Story and Photo by Robin Postell
Tuesday, April 7, 2020
Keeping up with coronavirus/COVID-19 news means more than just reading one article or watching one news program. You have to extrapolate a multitude of sources and try to piece the puzzle together along with the rest of the world.
There are several ways to find daily updates, but so far my favorite is Seattle teenager Avi Schiffmann’s, nCOVID19.live. The CDC offers one, Johns Hopkins University has another, used by CNN exclusively, and The New York Times has one, as well.
The reason I like Schiffmann’s, which uses web crawling to capture data and updates every minute, is because it seems to have the most up-to-the-minute information. At this time, his website reports a slightly higher number than The New York Times. Originally Schiffman’s site updated every 10 minutes, but the ambitious kid keeps tweaking it.
Checking in on Georgia’s stats about an hour ago, which is where I’m currently headquartered in Valdosta, I realized that we aren’t doing so hot.
New York still is the cake-taker, with 138,863 confirmed cases, with an enormous uptick just today of 8.11 percent with 28,758 new cases. New York has 12, 748 confirmed deaths as of today, increasing 17.26 percent with the addition of 1,877 new deaths.
Within the last week I recall New York Governor Andrew Cuomo stating that at just over 3,000 deaths, coronavirus had killed more people than those killed on 9-11.
Shortly prior to that, I recall news that the U.S. had reached a total of coronavirus-related deaths that outdid 9-11.
Now, there are 12,748 total U.S. deaths.
That’s growth, folks. Too bad it isn’t related to your stock portfolio.
New Jersey came in behind New York, with 44,416 total confirmed cases, up 8.09 percent from yesterday with 3,326 new cases. New Jersey’s deaths 1,232, which is up 22.83 percent since yesterday.
Michigan, California, Louisiana, Massachusetts, Florida, Pennsylvania, Illinois, Washington, and then, Georgia.
But wait…let’s talk about Georgia.
As of this minute, there are 8,818 confirmed cases throughout the state of Georgia. That is up 1,104 since yesterday – a staggering 20.56%. Keep in mind, there are no tests being done. You have to be screened to see what your symptoms are, and unless you qualify, you won’t be tested.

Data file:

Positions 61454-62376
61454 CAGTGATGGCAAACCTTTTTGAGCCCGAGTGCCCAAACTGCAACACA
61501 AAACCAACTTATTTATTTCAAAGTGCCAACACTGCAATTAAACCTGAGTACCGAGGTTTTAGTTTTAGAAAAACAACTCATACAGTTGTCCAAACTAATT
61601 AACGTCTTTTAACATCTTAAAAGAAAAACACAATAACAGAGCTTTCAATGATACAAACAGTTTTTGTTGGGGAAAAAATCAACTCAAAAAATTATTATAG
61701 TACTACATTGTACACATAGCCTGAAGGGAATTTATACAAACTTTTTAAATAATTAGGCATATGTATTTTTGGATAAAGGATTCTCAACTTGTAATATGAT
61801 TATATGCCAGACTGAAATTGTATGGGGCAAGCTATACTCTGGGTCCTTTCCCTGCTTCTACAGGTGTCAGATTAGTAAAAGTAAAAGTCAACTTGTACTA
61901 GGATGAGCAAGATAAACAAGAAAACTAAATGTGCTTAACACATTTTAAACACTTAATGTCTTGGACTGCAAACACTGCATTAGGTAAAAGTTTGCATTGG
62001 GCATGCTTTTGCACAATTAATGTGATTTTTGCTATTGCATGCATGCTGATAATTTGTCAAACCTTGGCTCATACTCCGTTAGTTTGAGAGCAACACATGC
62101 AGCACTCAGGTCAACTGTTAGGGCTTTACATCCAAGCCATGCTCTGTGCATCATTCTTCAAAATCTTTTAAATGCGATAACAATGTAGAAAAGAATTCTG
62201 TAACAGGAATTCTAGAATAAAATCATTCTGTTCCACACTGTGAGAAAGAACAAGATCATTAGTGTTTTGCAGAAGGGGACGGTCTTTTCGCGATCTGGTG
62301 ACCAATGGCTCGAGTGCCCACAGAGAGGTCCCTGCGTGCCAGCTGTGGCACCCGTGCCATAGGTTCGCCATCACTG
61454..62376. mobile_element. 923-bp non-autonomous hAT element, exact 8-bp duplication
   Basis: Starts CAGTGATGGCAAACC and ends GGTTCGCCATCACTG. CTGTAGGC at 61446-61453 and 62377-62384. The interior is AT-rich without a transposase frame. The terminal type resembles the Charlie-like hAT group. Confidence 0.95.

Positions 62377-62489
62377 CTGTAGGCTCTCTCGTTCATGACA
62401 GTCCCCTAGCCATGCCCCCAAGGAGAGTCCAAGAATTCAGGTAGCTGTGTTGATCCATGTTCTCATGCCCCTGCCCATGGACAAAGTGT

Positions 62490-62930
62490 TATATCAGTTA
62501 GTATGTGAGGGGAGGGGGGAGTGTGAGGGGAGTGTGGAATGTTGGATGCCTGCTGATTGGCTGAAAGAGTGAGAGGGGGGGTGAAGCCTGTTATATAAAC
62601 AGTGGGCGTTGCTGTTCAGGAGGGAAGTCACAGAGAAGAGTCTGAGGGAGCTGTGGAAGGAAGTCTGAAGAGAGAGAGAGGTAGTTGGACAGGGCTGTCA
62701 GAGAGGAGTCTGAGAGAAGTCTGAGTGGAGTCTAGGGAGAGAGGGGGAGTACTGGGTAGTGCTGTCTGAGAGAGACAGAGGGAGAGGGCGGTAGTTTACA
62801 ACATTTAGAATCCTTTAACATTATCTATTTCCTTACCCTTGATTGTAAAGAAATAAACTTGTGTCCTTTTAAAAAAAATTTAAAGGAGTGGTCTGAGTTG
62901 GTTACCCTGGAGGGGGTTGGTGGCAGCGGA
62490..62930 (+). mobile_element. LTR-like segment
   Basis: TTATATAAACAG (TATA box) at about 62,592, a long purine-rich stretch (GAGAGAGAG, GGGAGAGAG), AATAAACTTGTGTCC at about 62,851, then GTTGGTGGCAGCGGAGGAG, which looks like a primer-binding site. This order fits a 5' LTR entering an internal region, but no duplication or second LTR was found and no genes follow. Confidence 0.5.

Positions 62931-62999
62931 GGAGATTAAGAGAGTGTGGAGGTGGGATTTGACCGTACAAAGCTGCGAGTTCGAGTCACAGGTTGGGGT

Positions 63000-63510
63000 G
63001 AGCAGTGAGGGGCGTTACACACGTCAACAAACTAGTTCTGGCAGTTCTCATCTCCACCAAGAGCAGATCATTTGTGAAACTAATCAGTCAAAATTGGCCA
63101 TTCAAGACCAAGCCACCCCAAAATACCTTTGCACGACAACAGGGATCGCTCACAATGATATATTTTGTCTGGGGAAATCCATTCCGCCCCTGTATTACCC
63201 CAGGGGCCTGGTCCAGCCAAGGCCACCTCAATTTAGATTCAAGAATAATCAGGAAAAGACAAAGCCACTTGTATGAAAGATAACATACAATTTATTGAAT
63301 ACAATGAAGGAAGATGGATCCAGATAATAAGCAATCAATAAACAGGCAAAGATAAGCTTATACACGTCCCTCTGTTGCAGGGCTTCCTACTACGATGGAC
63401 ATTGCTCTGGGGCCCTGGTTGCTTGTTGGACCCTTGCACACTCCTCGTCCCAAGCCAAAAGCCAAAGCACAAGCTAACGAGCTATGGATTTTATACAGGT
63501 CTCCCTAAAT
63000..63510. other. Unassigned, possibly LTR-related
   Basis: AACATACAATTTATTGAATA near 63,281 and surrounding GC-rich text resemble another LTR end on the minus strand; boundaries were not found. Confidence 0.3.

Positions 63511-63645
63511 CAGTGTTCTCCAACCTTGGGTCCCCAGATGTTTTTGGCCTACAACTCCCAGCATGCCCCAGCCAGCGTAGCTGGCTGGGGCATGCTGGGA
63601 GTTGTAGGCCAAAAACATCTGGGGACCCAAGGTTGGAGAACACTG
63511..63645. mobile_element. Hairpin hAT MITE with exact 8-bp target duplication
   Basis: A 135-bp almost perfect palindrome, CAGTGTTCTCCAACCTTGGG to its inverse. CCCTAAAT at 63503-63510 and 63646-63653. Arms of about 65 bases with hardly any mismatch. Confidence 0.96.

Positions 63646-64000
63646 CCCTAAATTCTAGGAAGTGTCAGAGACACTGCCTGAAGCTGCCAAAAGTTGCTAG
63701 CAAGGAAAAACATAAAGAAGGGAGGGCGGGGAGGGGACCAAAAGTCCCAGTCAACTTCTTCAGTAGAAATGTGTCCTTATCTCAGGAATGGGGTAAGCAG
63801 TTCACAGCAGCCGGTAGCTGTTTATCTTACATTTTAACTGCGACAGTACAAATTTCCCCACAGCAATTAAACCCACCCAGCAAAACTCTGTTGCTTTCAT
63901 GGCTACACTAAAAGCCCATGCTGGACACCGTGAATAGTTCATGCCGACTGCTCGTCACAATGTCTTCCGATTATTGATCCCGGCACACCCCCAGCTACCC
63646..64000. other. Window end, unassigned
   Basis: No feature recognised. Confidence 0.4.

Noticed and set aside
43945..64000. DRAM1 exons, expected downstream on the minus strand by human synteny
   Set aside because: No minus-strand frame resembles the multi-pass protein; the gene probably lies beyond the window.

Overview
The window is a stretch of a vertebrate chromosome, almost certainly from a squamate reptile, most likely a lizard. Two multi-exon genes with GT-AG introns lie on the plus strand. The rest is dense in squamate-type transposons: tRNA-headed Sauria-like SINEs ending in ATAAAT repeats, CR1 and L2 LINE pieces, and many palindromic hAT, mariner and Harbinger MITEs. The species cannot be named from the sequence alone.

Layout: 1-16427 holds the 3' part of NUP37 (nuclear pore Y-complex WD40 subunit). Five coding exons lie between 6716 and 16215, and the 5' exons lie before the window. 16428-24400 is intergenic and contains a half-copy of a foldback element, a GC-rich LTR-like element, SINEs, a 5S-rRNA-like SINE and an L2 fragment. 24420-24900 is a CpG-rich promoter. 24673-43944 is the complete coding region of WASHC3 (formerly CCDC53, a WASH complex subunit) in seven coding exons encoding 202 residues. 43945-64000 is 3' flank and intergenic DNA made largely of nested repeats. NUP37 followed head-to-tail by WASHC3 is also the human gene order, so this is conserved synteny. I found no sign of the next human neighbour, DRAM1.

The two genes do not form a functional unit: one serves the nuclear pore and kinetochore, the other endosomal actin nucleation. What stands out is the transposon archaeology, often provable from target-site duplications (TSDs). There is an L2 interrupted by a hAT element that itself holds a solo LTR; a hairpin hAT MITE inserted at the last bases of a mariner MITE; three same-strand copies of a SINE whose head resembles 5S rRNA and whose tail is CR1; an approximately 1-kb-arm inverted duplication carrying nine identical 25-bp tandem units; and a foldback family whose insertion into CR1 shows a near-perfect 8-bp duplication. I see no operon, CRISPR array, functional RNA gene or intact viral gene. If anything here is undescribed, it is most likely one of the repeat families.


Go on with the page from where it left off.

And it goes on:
That means Georgia has the highest percentage of any other state for new confirmed cases, more than New York and New Jersey.
More than any other state.
Furthermore, there have been 329 confirmed deaths so far in Georgia, which is up 43.66% t with 100 new deaths today.
To be completely transparent, I started writing this post without realizing that our percentage rates here in my home state are actually higher than any other state. I sometimes research as I write, and I’d skimmed over those percentages and saw they were high, but when I’m looking down the entire list of American states and territories, we are leading in new cases and deaths.
For a state who loves winning, Georgia now has the awful distinction of having the highest numbers, growing daily. We might not have the highest number of confirmed cases and confirmed deaths, but we do have the fastest-growing percentages.
And that is something for Georgians to really think about, because I see people walking around without masks or gloves, going about their business pretty much the same as always. To be fair, there have been a lot of new safeguards put in place, like social distancing signs in stores, and control of how many people are allowed in a store, closed schools and gatherings, “shelter in place” orders as of this past Friday, April 5.
Georgia Governor Brian Kemp held out asking citizens to stay at home but did so last Wednesday at a press conference that has garnered him criticism, even by his Republican constituents.
See his Executive Order here.
In the press conference, Gov. Kemp claimed that he hadn’t known that asymptomatic people could pass the virus to others. This was either a glitch in his matrix, incompetence or deliberate deception since he’s governing a state where the Centers for Disease Control and Prevention (CDC) is located.
Just before Gov. Kemp’s press conference, the CDC director said that up to 25 percent of COVID-19 patients may not have symptoms. But this was not new news.
The fact that people who are not sick or showing any signs of an illness can spread to others has been known for months, especially when you consider the evidence countries like South Korea and Italy have been able to present from frontlines experience.
And though Gov. Kemp claimed to have known nothing about asymptomatic shedders being dangerous, he said the exact opposite in a mid-March press conference televised on Fox 5 News. Which can be found here: